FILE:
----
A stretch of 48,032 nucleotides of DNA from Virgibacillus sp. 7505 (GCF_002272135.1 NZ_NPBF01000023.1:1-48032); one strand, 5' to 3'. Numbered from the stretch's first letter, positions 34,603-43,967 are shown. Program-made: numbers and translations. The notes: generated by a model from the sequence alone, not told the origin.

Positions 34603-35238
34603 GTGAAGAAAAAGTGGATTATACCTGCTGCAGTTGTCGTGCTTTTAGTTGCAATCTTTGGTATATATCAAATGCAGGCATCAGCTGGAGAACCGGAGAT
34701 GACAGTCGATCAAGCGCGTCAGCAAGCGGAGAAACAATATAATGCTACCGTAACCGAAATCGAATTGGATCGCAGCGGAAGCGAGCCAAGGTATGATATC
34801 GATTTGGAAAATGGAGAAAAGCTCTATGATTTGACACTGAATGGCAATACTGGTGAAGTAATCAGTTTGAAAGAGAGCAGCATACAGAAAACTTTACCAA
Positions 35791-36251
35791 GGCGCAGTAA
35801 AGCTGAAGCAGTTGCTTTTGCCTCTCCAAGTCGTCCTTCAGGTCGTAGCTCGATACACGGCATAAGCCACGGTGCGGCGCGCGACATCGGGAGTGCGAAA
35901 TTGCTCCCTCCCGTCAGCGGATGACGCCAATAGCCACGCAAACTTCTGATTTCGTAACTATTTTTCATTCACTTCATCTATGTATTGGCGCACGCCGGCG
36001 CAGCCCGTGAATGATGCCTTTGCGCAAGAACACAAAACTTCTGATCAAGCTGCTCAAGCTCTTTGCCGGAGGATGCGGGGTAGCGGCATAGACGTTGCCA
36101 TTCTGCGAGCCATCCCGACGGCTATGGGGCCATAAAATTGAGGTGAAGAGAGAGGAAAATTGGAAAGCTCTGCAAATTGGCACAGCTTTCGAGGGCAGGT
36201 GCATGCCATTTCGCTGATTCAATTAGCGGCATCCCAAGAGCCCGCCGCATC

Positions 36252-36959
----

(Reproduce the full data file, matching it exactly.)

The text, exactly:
A stretch of 48,032 nucleotides of DNA from Virgibacillus sp. 7505 (GCF_002272135.1 NZ_NPBF01000023.1:1-48032); one strand, 5' to 3'. Numbered from the stretch's first letter, positions 34,603-43,967 are shown. Program-made: numbers and translations. The notes: generated by a model from the sequence alone, not told the origin.

Positions 34603-35238
34603 GTGAAGAAAAAGTGGATTATACCTGCTGCAGTTGTCGTGCTTTTAGTTGCAATCTTTGGTATATATCAAATGCAGGCATCAGCTGGAGAACCGGAGAT
34701 GACAGTCGATCAAGCGCGTCAGCAAGCGGAGAAACAATATAATGCTACCGTAACCGAAATCGAATTGGATCGCAGCGGAAGCGAGCCAAGGTATGATATC
34801 GATTTGGAAAATGGAGAAAAGCTCTATGATTTGACACTGAATGGCAATACTGGTGAAGTAATCAGTTTGAAAGAGAGCAGCATACAGAAAACTTTACCAA
Positions 35791-36251
35791 GGCGCAGTAA
35801 AGCTGAAGCAGTTGCTTTTGCCTCTCCAAGTCGTCCTTCAGGTCGTAGCTCGATACACGGCATAAGCCACGGTGCGGCGCGCGACATCGGGAGTGCGAAA
35901 TTGCTCCCTCCCGTCAGCGGATGACGCCAATAGCCACGCAAACTTCTGATTTCGTAACTATTTTTCATTCACTTCATCTATGTATTGGCGCACGCCGGCG
36001 CAGCCCGTGAATGATGCCTTTGCGCAAGAACACAAAACTTCTGATCAAGCTGCTCAAGCTCTTTGCCGGAGGATGCGGGGTAGCGGCATAGACGTTGCCA
36101 TTCTGCGAGCCATCCCGACGGCTATGGGGCCATAAAATTGAGGTGAAGAGAGAGGAAAATTGGAAAGCTCTGCAAATTGGCACAGCTTTCGAGGGCAGGT
36201 GCATGCCATTTCGCTGATTCAATTAGCGGCATCCCAAGAGCCCGCCGCATC

Positions 36252-36959